- Let's not forget that she was also the one that sent those poachers out to gather baby sky bison for steaks.
- Bumi's issues coming to the forefront again, when he tells Tenzin that he never felt like he was a part of the Air Nomad culture even though he's the son of Aang.
- The baby bison flying in the air for the very first time, accompanied by a blissful soundtrack, as the new Air Nation watch. Tenzin's comment "Looks like everyone is growing up", in reference to his eldest daughter, his own baby, finally being worthy of her tattoos really seals it.
The Terror Within
- Bolin being depressed at both his trouble with metalbending and Opal leaving, right as they were just starting their relationship.
- Korra getting frustrated at Lin and Mako.
- Suyin trusted Aiwei implicitly, and he betrayed her easily.
- Despite how we last saw them, it's made clear that Lin still has some issues with her sister, insisting she be tested about being The Mole before they've even finished questioning all the guards. And it might be even sadder that Suyin not only saw this coming, she wasn't offended and immediately (willingly) sat through the process. While there is a heartwarming element,note , that this was necessary is still sad.
- For anyone running a pub this is heartbreaking...
Mako: Excuse me, sir? We're looking for a man about sixty, balding, wearing glasses in a long green robe.
Bolin: And he's got this weird piercing that goes from his nose to his ear. Freaks me out.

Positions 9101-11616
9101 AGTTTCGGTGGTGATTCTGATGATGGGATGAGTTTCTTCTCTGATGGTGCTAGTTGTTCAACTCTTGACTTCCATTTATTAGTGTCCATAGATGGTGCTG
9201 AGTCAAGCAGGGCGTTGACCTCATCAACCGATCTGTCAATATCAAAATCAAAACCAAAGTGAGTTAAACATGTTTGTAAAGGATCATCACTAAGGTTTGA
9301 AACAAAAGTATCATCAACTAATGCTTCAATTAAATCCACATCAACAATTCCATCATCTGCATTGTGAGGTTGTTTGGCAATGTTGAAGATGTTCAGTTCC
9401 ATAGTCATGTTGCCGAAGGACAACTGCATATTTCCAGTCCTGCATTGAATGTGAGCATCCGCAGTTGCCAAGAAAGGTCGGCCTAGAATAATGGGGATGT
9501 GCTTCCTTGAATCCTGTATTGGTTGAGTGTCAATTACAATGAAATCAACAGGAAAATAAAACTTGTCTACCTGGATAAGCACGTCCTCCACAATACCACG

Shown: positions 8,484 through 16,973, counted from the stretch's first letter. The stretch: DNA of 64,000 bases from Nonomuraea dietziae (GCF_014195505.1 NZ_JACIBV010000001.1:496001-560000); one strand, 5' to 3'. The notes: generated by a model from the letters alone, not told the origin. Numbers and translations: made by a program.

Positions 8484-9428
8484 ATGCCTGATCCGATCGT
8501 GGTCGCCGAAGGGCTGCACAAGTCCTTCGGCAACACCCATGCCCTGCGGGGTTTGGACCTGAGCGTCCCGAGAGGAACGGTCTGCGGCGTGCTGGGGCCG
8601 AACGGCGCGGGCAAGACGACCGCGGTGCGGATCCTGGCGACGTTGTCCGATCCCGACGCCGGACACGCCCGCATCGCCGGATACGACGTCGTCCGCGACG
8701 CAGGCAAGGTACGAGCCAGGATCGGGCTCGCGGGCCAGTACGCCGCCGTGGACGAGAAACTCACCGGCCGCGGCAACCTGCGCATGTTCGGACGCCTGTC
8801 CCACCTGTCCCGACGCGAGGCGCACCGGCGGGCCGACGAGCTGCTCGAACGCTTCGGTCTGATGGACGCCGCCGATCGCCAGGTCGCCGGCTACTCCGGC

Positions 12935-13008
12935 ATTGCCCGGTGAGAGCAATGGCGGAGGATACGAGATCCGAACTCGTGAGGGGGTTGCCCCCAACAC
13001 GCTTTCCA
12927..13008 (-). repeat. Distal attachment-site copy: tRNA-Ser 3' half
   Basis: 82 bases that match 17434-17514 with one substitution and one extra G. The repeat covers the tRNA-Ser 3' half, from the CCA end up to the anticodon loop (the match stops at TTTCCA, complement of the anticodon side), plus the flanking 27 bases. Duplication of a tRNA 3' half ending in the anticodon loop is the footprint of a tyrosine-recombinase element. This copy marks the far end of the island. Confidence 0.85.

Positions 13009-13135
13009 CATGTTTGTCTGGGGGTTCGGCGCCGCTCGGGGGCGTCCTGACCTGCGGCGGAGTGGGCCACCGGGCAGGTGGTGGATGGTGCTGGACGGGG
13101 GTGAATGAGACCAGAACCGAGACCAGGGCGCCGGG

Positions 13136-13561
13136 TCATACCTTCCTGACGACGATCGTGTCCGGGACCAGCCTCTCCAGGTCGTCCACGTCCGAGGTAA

Tavern owner: Yeah, sure. Sounds like a guy who came in last night. I told him I had the best drinks in the Earth Kingdom and he called me a liar.
Mako: That's him! Any idea where he is now?
Tavern owner: [Sadly.] Nah, afraid not. But he was right. [His posture looks defeated.] My drinks are terrible. [Walks inside dejectedly into his bar while the brothers look on in shock.]
- Aiwei might have been a traitor, but being thrown into the Fog of Lost Souls is a terrible way to go.
- The Downer Ending: Asami and Korra were captured by the Earth Queen while Mako and Bolin were captured by the Red Lotus.
- The look on Asami's face while she is being held captive with Korra is just heartbreaking. It is likely that Asami had tried to fight off the Earth Queen's forces and failed, leading to her and Korra being captured. Add to that that she also lost Naga and she doesn't know if Mako & Bolin are alright, and it's no wonder that she looks close to tears.
Long Live The Queen
- The Red Lotus brutalizing Tenzin at the end of the episode after taking out Bumi and Kya when he refuses to give up protecting Korra and the Air Nation. This ends the episode on a very chilling cliffhanger.
- Korra mentioning to Lord Zuko that she talked to Iroh in the Spirit World, with Zuko looking at her with awe. He most likely really misses his uncle, and now might possibly have a way to speak with him again.